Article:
Mayor R.T. Rybak on Aug. 15 proposed a 2013 city of Minneapolis budget that would raise the tax levy by 1.7 percent.
Rybak, in his annual budget speech before the City Council, said without the Vikings stadium package passed in May, the property tax levy would have increased by 3.4 percent. The city will use $5 million from sales tax to fund the Target Center, which had been paid for through property taxes before the stadium deal passed.
Kevin Carpenter, the city’s chief financial officer, said preliminary estimates showed about 70 percent of residential property owners would actually see the city portion of their taxes decrease. He said residential property has lost value in the past year more than commercial property.
Carpenter, however, said the city was still running numbers on how much a 1.7-percent increase would affect owners of homes that have kept their value or gained value.
Rybak’s budget would increase funding for the Police Department by $2.5 million to pay for a new class of non-sworn community service officers in January and to bring in a new recruit class to be hired as sworn officers in March.
His budget also would increase funding to the Fire Department by $1.1 million, which would allow the department to hire 15 more firefighters. It’s unclear how many of those firefighters would take the place of retiring firefighters and how many might add to the 388 firefighters already employed by the city.
Overall, Rybak’s budget would add five full-time equivalent positions to the city’s payroll, Carpenter said. He said some positions would be eliminated in a restructuring of the city’s Regulatory Services department, but others would be added in public safety.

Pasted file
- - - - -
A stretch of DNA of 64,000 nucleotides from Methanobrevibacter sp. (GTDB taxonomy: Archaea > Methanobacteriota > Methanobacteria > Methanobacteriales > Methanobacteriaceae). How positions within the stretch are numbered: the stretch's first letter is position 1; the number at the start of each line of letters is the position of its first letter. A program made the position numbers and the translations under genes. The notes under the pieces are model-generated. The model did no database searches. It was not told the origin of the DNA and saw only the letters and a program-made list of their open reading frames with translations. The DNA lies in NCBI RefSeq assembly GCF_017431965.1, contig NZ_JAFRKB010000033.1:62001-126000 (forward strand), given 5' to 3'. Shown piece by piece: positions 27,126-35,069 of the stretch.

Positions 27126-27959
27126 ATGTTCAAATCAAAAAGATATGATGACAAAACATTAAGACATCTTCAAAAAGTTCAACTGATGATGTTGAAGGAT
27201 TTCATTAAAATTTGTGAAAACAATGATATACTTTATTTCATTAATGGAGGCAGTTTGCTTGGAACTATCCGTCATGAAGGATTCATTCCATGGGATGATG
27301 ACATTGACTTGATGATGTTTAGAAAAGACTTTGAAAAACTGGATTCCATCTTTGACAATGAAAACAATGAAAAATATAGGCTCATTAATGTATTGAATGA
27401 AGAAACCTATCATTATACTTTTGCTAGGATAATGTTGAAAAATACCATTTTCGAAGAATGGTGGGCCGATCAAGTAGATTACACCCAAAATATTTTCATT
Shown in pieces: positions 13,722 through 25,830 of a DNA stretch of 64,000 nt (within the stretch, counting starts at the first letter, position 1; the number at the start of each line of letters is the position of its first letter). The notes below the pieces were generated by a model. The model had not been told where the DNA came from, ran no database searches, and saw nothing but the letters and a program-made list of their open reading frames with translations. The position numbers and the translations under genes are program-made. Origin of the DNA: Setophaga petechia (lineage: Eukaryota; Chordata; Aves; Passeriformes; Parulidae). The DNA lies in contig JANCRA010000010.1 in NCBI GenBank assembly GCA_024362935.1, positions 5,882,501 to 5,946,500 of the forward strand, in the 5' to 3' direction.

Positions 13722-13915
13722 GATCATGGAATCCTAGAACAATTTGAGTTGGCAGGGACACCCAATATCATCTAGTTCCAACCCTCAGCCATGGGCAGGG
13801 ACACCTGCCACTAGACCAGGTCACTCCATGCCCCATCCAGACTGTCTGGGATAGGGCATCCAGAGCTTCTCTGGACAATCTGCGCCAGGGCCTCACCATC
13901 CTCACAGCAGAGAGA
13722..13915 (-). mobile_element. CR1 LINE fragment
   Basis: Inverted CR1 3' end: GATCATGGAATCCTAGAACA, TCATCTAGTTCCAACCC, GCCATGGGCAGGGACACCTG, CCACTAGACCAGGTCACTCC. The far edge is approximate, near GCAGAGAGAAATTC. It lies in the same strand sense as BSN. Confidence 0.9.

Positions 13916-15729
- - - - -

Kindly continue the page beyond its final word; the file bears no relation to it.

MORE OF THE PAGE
The city currently has the equivalent of 3,656 full-time employees, 521 less than in 2002.
It’s worth noting that just because Rybak has proposed a 1.7-percent increase it doesn’t mean that the City Council will eventually adopt a 1.7-percent increase. Council members will spend most of the fall discussing and making changes to Rybak’s budget.
Last year, Rybak proposed a 2-percent tax levy increase, but the City Council eventually adopted a zero-percent increase. In 2010 he proposed a 6.5-percent increase but he and the City Council later agreed on a 4.7-percent hike.
City Council Member Betsy Hodges (Ward 13) chairs the city’s Ways and Means/Budget Committee. Last year, Hodges’ committee helped pare down the property tax levy hike from 2 percent to zero. This year she doesn’t think such a reduction will be possible.
“I don’t, to be honest. I could be political and say, well, we’ll try and get there,” Hodges said. “Last year was an anomaly because of pension reform.”
Hodges said she’s concerned about the 2014 budget process, which she expects to be more arduous that this year’s. She said she wasn’t sure if a 1.7-percent increase this year would position the city properly to deal with next year’s budget.
Council Member Meg Tuthill (Ward 10) praised Rybak’s proposal to increase public safety funding, but said she’d have to read more details of his budget before saying if a 1.7-percent increase was the right number.
“I’m always sad when we need to do these things, but I need to see where that 1.7 percent is. I know the mayor said it was for police and fire, but I have not seen the budget,” Tuthill said.
Carpenter said a detailed budget would be available in late August.
The Minneapolis Board of Estimate and Taxation will vote on a maximum tax levy by Sept. 12. That board could approve a maximum tax levy above or below 1.7 percent.
The City Council is tentatively scheduled to vote on a budget Dec. 12.